NVIDIA (NVDA 1.44%) is slated to report its second-quarter results for fiscal 2022 after the market close on Wednesday, Aug. 18. 

Investors in the graphics chip specialist will likely be approaching the report with optimism. The company has beaten the Wall Street consensus earnings estimate in at least the last four consecutive quarters.

That said, investors might be also be feeling somewhat concerned about the current or eventual impact to Nvidia from some cryptocurrency miners scooping up its GeForce gaming graphics processing units.

In 2021, Nvidia stock has returned 52.9% through Aug. 16. The S&P 500 index has returned 20.3% over this period.

A silhouette of a person's head amid a rendering of a computer motherboard.

Image source: Getty Images.

Nvidia's key numbers

Here are benchmarks to use to gauge the relative strength of the tech company's top- and bottom-line results.

Metric Fiscal Q2 2021 Result Fiscal Q2 2022 Wall Street Estimate Wall Street's Projected Growth
Revenue $3.87 billion $6.33 billion 64%
Adjusted earnings per share $0.54* $1.02 89%

Data sources: Nvidia and Yahoo! Finance. Fiscal Q2 2022 ended on Aug. 1, 2021. *Adjusted to reflect 4-for-1 stock split in July, which increased outstanding share count by a factor of four.

Management guided for fiscal Q2 revenue of $6.3 billion.

For context, in fiscal Q1, Nvidia's revenue jumped 84% year over year (and 13% sequentially) to a record $5.66 billion. Growth was driven by record revenue in the gaming, data center, and professional visualization platforms. EPS on the basis of generally accepted accounting principles (GAAP) soared 106% year over year to $3.03, and adjusted EPS surged 103% to $3.66.

Wall Street had been expecting fiscal Q1 revenue and adjusted EPS of $5.41 billion and $3.28, respectively, so Nvidia sped by both estimates. 

Platform performance

Here's how the platforms performed last quarter:


Fiscal Q1 2022 Revenue

Change (YOY)

Change (QOQ)


 $2.76 billion 

106% 11%

Data center

 $2.05 billion

79% 8%

Professional visualization

 $372 million




 $154 million

(1%) 6%

OEM and IP

 $327 million

137% 114%


 $5.66 billion



Data source: Nvidia. OEM and IP = original equipment manufacturer and intellectual property; this is not a target platform. YOY = year over year. QOQ = quarter over quarter.

As usual, investors should focus on the two largest platforms, computer gaming and data center, which together accounted for about 85% of the company's total revenue last quarter. If and when the pending Arm acquisition closes, the data center revenue will surge, and the two largest platforms will account for an even larger percentage of total revenue.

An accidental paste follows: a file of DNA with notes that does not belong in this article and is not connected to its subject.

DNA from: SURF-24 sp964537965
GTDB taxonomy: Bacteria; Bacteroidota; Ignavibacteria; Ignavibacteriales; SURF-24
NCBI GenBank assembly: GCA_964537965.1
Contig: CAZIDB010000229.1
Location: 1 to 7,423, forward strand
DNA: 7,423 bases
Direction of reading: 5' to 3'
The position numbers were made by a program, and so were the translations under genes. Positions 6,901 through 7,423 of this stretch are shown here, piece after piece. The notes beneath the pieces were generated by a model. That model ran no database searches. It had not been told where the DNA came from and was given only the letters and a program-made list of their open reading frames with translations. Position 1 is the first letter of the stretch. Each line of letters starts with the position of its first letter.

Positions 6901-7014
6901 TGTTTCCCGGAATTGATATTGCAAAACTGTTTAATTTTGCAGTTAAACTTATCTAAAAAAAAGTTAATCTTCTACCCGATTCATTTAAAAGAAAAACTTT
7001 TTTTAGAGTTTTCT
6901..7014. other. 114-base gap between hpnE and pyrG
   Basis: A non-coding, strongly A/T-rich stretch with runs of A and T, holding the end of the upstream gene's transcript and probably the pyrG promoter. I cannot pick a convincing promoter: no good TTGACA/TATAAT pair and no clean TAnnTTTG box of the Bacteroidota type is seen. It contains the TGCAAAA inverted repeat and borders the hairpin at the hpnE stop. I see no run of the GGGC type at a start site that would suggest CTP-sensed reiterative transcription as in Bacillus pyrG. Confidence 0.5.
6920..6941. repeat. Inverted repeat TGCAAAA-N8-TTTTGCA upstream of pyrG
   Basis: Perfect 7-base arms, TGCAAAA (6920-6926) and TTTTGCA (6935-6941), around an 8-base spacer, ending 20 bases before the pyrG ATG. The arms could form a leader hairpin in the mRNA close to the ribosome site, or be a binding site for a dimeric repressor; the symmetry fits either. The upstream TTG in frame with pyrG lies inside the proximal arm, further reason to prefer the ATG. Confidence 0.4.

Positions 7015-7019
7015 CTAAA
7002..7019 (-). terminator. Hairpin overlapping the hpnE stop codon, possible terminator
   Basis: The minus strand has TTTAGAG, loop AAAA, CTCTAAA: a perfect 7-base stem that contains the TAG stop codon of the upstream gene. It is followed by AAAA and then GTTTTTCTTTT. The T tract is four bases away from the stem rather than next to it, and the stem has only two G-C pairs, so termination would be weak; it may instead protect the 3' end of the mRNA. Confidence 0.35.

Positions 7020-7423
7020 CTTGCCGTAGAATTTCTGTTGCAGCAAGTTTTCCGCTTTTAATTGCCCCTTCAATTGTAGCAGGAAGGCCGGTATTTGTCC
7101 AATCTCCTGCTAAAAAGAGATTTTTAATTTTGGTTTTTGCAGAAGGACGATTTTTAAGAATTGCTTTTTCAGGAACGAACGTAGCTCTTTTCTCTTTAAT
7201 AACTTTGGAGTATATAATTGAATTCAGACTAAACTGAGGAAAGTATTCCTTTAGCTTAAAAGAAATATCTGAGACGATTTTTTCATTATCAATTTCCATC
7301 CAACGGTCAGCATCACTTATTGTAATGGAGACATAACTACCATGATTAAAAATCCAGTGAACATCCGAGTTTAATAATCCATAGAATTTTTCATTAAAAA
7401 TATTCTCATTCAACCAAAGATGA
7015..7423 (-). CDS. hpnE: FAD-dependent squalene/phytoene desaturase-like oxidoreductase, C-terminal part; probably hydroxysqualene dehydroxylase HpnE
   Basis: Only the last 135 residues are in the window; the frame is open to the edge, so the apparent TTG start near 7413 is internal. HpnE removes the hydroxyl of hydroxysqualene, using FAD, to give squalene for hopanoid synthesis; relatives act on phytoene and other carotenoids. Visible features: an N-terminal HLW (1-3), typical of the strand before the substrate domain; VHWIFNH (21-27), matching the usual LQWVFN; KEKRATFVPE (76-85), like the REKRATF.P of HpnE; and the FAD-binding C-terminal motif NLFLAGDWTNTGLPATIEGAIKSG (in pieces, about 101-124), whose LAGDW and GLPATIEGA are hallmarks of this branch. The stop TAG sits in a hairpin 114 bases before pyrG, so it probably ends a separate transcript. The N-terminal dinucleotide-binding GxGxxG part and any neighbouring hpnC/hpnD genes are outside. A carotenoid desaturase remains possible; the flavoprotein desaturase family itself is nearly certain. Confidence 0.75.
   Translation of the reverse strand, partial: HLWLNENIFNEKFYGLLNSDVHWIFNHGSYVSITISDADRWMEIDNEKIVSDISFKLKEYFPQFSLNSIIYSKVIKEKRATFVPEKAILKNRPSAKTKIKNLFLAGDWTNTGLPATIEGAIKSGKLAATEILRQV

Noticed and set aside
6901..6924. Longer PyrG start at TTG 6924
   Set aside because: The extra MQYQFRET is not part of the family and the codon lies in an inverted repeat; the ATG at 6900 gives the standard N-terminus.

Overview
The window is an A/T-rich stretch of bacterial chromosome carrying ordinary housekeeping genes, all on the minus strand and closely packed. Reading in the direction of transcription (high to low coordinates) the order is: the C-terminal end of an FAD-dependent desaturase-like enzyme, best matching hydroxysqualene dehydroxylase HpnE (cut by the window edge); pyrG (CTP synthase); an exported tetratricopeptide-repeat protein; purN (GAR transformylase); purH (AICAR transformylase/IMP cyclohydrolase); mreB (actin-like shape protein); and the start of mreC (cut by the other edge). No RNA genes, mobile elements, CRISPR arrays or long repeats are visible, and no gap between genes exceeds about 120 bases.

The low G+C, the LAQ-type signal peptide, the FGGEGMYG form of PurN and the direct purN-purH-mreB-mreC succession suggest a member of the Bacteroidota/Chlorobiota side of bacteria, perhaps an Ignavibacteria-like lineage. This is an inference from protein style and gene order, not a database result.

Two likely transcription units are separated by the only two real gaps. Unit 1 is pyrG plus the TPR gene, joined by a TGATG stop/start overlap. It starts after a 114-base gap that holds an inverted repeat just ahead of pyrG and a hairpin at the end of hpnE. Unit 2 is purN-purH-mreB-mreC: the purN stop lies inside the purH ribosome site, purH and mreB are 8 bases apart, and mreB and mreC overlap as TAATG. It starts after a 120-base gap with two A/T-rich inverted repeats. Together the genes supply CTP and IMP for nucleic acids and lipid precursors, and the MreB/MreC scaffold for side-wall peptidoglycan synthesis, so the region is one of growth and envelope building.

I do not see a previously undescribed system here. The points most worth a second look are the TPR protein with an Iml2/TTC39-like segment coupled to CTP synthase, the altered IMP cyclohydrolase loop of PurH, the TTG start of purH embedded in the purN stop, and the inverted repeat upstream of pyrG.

In last quarter's CFO commentary, Colette Kress said gaming business growth was driven by continued strong sales of the GeForce RTX 30 Series, based on the company's Ampere graphics processing unit architecture. She added that management believes the gaming platform also benefited from some cryptocurrency miners buying its GeForce cards, but "it is hard to determine to what extent."

Nvidia has recently taken two steps to address this issue, which makes it more challenging for gamers to get the company's new GeForce cards. First, it began selling the cryptocurrency mining processor CMP. Last quarter, sales of this product generated revenue of $155 million, or nearly half of the OEM and IP category's total revenue. Second, the company is making its new GeForce RTX GPUs less appealing to cryptocurrency miners by lowering their mining performance capabilities.

Kress attributed the data center's year-over-year increase to the Mellanox acquisition along with the ramp up of products based on Ampere.

Update on pending Arm acquisition

On the earnings call, investors can expect management to provide an update on the company's pending $40 billion acquisition of leading chip designer Arm, owned by Japan's SoftBank. This big deal was announced in September 2020, and has been facing some regulatory headwinds.

Fiscal Q3 2022 guidance

The market's reaction to Nvidia's upcoming report will probably hinge heavily on the company's outlook for the fiscal third quarter, relative to Wall Street's expectations.

For fiscal Q3, analysts are modeling for adjusted EPS of $1.04 on revenue of $6.53 billion, representing year-over-year growth of 42% and 38%, respectively.